I didn’t go back and look, but I think I mentioned the Playstation Vita in three posts and in all three I said I wasn’t going to get one at launch. I had purchased a 3DS at launch last year and it didn’t turn out to be the best purchasing decision of my life. The software at launch was terrible and the entry price pretty steep. Roughly six months later Nintendo would slash the price of the unit by a significant margin. As an early adopter, dubbed a Nintendo Ambassador, I received ten free NES games and ten free GBA games but if given the choice I might have just chosen the cheaper unit. And the 3DS isn’t a bad system at all. I’ve enjoyed it now that the software has caught on and even purchased the new add-on. It seemed unwise to be an early adopter again, especially for a Playstation product. I’m not sure if any Playstation console has had a good launch lineup and they’re always expensive.
I could have said it until I was blue in the fact, but the simple fact of the matter is, when new technology comes out I can’t help myself. And when I got a glimpse of what Uncle Sam was sending me as a refund I found it harder and harder to make excuses. I lasted over a week, so I guess I can be proud of that, but as of March 4th I am an owner of a Playstation Vita.
Now, I said Sony consoles tend to have expensive and poorly supported system launches and in one way the Vita is no exception. The Vita is expensive. There’s no way around it. I’m a bachelor with a home and a good job. I have no kids and my living expenses aren’t too cumbersome. I have disposable income to throw at video games, but even so, it still didn’t entirely sit right to spend $350 on a new handheld system. What did my $350 get me? Well, it got me a Wi-Fi enabled Vita ($250), a 16 GB ($60) memory card, and one game ($40). The price tag of the Vita itself isn’t awful. It’s the same price the 3DS launched at but the Vita is the far more powerful system which makes it seem reasonable. However, the 3DS came with a 2 GB SD card and most of the games save directly to the game’s cartridge. There were also some pre-loaded games, nothing great but it’s something. The Vita comes with nothing. There’s a USB chord, an AC adapter, and some documentation. There are some augmented reality cards that I admittedly haven’t even done anything with, but I’m not expecting much entertainment from them. There’s no onboard memory though, and that’s the Vita’s biggest hurdle.
The memory cards are a joke. Sixty dollars for 16 GB of memory? That’s obscene. And you need a memory card to play just about every game and there isn’t any onboard memory to download games to. It looks like most of the games will require between 4,000 KB and 5,000 KB for save files. This isn’t a scientific observation, merely what I saw on the back of each game case I looked at. The packaging for the memory card itself says you can expect to hold 4 to 8 complete games on it, so if you’re planning on acquiring most of your games digitally you may want to go even larger.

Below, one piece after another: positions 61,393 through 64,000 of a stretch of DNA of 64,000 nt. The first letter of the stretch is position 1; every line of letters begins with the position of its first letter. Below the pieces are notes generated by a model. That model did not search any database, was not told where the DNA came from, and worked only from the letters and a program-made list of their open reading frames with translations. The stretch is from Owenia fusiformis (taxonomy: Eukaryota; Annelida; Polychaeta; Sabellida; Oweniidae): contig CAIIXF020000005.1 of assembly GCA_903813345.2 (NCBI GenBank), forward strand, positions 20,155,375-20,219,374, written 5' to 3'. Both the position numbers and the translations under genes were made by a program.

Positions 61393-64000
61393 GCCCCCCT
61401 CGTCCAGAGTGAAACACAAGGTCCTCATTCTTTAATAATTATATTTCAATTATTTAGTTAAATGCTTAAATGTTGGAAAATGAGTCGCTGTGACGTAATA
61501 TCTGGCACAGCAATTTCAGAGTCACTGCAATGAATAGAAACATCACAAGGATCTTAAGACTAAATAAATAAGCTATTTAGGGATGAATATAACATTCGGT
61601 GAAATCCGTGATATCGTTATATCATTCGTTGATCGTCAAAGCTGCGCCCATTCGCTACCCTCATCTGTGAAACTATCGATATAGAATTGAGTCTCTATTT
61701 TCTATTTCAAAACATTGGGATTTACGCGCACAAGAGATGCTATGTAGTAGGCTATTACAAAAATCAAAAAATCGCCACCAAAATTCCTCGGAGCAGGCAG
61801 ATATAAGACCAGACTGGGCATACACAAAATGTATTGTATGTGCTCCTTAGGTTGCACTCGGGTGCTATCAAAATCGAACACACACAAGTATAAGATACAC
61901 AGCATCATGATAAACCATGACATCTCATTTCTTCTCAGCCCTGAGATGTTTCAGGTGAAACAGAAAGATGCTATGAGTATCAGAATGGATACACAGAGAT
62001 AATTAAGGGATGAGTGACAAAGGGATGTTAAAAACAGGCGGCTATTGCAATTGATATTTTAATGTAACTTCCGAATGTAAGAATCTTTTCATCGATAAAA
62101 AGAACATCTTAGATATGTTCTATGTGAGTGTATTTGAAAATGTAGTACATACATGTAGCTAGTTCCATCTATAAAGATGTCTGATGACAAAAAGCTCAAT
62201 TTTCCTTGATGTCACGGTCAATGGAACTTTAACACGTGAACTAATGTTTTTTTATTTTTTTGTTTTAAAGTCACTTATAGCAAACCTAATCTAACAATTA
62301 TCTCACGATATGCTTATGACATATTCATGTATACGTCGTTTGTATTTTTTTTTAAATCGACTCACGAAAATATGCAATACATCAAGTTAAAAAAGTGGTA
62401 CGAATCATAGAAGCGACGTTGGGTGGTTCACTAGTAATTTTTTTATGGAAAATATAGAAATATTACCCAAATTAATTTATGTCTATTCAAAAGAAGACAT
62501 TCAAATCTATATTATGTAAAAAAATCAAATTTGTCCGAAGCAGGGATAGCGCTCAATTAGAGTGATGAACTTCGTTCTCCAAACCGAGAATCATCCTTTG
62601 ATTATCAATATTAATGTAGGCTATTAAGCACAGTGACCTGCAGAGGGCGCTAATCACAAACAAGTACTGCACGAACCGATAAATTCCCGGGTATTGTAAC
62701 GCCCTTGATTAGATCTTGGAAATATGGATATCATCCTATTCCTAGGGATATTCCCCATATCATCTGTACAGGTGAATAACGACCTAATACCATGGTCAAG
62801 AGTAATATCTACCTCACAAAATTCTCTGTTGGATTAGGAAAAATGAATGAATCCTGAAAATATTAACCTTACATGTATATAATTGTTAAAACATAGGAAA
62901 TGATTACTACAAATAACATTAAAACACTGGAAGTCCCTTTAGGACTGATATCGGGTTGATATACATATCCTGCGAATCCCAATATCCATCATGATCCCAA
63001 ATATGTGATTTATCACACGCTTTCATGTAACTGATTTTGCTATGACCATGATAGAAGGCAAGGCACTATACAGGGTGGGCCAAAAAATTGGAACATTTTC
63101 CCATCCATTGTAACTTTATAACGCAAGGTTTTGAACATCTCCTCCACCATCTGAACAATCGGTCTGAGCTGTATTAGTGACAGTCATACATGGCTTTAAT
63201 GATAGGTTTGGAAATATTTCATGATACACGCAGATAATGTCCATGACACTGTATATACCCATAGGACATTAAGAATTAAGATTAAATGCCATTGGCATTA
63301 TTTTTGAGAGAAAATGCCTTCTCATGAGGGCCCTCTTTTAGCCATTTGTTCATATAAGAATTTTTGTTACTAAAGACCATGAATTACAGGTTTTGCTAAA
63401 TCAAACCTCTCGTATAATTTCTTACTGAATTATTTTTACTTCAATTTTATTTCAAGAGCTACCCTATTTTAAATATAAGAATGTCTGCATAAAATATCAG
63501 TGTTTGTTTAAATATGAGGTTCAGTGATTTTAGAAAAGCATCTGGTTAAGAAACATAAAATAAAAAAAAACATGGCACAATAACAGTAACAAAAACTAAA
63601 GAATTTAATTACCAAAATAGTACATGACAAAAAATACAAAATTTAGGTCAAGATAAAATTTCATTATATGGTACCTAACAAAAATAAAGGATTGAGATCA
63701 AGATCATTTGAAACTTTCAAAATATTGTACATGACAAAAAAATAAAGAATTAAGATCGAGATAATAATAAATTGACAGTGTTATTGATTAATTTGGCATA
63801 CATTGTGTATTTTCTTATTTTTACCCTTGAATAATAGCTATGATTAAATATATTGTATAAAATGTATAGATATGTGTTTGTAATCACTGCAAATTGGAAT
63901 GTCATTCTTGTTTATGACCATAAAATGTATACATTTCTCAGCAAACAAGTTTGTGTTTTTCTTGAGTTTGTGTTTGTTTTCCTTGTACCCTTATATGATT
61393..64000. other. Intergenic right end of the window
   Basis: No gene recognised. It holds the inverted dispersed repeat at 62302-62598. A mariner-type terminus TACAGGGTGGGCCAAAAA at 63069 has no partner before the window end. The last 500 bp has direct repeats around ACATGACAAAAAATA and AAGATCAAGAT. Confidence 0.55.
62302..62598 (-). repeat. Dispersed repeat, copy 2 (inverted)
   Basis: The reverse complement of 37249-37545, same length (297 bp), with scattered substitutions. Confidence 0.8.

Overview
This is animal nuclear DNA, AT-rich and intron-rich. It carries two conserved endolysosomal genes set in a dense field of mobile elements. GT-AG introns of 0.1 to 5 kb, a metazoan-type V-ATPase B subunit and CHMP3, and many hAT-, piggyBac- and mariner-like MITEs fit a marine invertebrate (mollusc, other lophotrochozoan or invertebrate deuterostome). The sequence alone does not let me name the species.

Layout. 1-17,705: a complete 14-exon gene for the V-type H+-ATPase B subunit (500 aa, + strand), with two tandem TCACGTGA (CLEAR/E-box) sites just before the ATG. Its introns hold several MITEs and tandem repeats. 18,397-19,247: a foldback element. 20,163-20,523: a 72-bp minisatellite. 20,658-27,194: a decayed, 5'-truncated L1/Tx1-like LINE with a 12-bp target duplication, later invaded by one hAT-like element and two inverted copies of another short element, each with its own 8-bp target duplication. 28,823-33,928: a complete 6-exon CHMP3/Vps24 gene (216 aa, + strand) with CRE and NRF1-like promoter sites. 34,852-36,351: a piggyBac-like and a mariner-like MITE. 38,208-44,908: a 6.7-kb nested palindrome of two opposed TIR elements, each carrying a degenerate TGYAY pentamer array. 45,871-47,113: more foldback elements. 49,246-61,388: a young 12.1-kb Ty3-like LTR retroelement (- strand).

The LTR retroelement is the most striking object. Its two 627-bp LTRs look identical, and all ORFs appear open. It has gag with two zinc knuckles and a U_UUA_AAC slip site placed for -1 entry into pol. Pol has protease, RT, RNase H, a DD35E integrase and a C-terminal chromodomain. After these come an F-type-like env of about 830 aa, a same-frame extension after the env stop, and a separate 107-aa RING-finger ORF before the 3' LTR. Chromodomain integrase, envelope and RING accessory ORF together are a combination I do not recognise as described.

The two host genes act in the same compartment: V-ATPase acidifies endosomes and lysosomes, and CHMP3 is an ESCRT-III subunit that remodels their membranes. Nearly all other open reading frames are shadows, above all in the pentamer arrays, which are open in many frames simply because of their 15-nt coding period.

Because of the costly memory, I suspect most will just buy game cartridges. The cartridges are small, thumb-shaped cards. Most will set you back $40, but there are some for $50 like Uncharted: Golden Abyss. I picked up Rayman Origins and that cost me $40. The cases are small but proportionately similar to a Blu Ray case. In the case of Rayman, there was nothing inside the case except the actual game. There is a clip for an instruction booklet, so maybe other games come with one, but this one only comes with an electronic booklet. It’s kind of strange to have a case even this size for one tiny cartridge but whatever. For Rayman, the load times are pretty minimal and I’m not sure how they compare with the PS3 version. I would expect this type of medium would have pretty quick load times and would certainly be faster than the PSP’s UMD format. I don’t know why they lack their own means of storage for game saves and have never seen it addressed. It seems to me like they should be able to do that, but maybe I’m underestimating just how much space these games take up.
The Vita itself is an impressive piece of tech. Which makes sense, because if it wasn’t I wouldn’t have bought it. I’m going to skimp on the features since they’ve been covered elsewhere, but the screen is an OLED screen with touch capabilities. There’s a second touch “panel” on the back of the system as well. There’s cameras on the front and back and all of the buttons from the PSP are returned. The biggest additions are the analog sticks. The PSP’s nub is no more as the Vita features twin mini sticks that feel very similar to the PS3’s. They do not double as buttons like the PS3 ones, which is unfortunate as that’s the only setback for the Vita. Without the additional triggers and buttons the PS3 has, it will make certain ports trickier than others but the addition of a second analog stick is pretty significant. And the quality of the hardware is exceptional. The unit is larger than a PSP, but is surprisingly light. It’s thin and very portable if you carry a messenger bag (or purse, if you’re a woman) but it’s probably not going to fit in most pockets. And you probably wouldn’t want to try anyways without a screen protector or some kind of case. I didn’t spring for one but I might have to eventually.